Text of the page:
Potential Merger

Merger Vote Passes!


On Friday, March 15, the clergy from Anshe Chesed Fairmount Temple joined the clergy at The Temple-Tifereth Israel, appearing for the first time as the future clergy of Congregation Mishkan Or! Watch Senior Rabbi Rob Nosanchuk’s sermon honoring the historic vote or read the transcription here.

March 7, 2024

Dear Congregants,

The members of Anshe Chesed Fairmount Temple and The Temple-Tifereth Israel have overwhelmingly voted to unify and become Congregation Mishkan Or as of July 1, 2024. With shared resources and new opportunities for worship, programming, education, community impact and more, we will now become a “Dwelling Place of Light” for approximately 2,000 families.

Thank you for your courage, vision and patience over the past 18 months as we explored this significant opportunity. During the months ahead, members and staff from both congregations will continue to finalize the details that will help us become one congregation. Our clergy will continue to connect and expand relationships across congregations.

Members of our Legacy and Heritage and Museum Committees are thoughtfully working to ensure that our legacies are reflected in our new congregation. Other committees, such as finance and technology, are meeting to make sure we have a solid budget and a platform with which to communicate.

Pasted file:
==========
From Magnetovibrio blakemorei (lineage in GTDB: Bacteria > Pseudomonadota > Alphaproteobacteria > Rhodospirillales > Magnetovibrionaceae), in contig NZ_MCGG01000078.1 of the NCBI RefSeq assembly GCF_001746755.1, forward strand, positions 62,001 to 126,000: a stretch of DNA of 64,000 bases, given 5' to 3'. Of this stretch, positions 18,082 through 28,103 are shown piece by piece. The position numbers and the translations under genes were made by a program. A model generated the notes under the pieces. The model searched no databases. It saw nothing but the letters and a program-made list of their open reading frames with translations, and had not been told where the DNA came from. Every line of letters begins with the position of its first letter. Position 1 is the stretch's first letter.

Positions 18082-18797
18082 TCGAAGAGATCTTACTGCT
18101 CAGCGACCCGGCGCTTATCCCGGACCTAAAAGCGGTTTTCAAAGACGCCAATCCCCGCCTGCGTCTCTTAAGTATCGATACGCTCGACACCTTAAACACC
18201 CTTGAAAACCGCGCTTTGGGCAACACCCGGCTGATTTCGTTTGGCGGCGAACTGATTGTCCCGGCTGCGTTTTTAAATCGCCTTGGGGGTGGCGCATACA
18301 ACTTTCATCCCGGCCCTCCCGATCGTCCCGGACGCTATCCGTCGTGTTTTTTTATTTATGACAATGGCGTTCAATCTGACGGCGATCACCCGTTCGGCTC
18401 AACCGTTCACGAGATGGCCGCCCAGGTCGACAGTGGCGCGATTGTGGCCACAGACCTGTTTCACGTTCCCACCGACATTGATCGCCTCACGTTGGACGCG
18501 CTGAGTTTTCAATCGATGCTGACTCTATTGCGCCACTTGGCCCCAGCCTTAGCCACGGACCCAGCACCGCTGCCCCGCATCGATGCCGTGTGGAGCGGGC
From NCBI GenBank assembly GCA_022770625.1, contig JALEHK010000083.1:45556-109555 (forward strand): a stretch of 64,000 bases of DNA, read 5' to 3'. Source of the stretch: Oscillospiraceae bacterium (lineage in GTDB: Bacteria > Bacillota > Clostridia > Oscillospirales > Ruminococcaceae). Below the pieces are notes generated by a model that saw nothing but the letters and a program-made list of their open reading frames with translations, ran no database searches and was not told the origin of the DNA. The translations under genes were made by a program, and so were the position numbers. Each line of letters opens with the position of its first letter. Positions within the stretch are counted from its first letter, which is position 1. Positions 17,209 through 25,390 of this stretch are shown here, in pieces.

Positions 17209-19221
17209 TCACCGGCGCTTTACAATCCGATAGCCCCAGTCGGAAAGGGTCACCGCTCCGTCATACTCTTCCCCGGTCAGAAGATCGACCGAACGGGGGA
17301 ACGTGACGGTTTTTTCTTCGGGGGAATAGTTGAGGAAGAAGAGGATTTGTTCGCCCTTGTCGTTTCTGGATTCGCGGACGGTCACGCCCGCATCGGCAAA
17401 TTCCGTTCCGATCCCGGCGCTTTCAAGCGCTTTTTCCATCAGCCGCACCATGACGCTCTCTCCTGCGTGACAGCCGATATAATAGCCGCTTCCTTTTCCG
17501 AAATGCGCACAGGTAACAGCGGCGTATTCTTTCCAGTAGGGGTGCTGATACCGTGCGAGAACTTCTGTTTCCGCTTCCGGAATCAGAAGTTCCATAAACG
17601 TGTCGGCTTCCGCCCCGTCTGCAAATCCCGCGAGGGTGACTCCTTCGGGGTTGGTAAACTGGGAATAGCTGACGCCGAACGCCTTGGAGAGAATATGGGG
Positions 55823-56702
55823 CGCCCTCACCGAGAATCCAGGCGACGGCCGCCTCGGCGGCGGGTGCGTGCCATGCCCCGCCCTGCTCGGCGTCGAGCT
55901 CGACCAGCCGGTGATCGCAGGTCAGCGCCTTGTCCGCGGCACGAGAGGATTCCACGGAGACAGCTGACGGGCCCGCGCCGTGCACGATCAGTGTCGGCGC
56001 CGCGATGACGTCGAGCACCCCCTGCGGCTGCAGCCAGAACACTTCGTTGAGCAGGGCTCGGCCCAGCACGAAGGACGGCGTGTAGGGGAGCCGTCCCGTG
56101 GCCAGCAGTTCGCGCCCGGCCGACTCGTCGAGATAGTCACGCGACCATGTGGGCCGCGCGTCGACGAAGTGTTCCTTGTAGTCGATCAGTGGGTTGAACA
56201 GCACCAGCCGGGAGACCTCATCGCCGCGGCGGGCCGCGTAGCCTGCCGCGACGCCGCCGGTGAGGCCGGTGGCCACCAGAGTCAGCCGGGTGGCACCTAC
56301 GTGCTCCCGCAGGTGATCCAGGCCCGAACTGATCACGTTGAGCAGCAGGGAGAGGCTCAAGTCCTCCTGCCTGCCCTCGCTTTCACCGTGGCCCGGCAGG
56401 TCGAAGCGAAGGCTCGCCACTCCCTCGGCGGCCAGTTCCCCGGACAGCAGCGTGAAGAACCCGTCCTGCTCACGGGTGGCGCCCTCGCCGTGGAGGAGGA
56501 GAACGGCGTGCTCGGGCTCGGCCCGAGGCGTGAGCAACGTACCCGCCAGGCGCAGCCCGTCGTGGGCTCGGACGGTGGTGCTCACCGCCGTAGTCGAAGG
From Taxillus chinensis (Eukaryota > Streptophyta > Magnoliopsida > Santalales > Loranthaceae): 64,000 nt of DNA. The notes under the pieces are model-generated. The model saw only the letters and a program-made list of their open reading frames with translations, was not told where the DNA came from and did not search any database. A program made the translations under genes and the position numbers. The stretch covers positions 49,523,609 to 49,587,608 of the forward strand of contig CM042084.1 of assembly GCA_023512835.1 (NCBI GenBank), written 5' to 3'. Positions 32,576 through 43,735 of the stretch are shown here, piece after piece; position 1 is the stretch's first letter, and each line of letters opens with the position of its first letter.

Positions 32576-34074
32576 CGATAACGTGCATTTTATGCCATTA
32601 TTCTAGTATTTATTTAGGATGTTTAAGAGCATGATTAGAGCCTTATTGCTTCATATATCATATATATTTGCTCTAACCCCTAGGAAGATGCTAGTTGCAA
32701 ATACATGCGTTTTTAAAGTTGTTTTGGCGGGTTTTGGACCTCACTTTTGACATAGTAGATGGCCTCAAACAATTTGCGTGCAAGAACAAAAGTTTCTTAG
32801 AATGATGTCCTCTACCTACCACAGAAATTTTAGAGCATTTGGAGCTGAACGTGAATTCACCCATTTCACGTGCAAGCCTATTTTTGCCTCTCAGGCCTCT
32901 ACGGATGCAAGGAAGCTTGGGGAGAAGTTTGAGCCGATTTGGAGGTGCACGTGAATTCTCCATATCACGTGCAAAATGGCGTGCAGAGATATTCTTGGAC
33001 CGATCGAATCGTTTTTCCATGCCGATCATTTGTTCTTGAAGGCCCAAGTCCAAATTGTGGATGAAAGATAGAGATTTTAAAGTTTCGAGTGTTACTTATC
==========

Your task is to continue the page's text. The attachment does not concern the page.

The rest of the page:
In the coming weeks, we will share more information about the progress we are making, including details around staff, administration, worship, religious school, early childhood programs, teen and adult education, congregation programming, community outreach, and more. Please watch for opportunities to support this process and develop deeper and new relationships with clergy and congregants.

Finally, while the vote to unify was overwhelmingly positive, we understand that some congregants may still have concerns about this unification. We will continue to answer your questions and work to address your concerns. We believe that as we move forward, the promise of what we are creating will be realized by each of us and have a profound impact on our lives, the lives of our friends and families, the Greater Cleveland community and the Reform Jewish movement.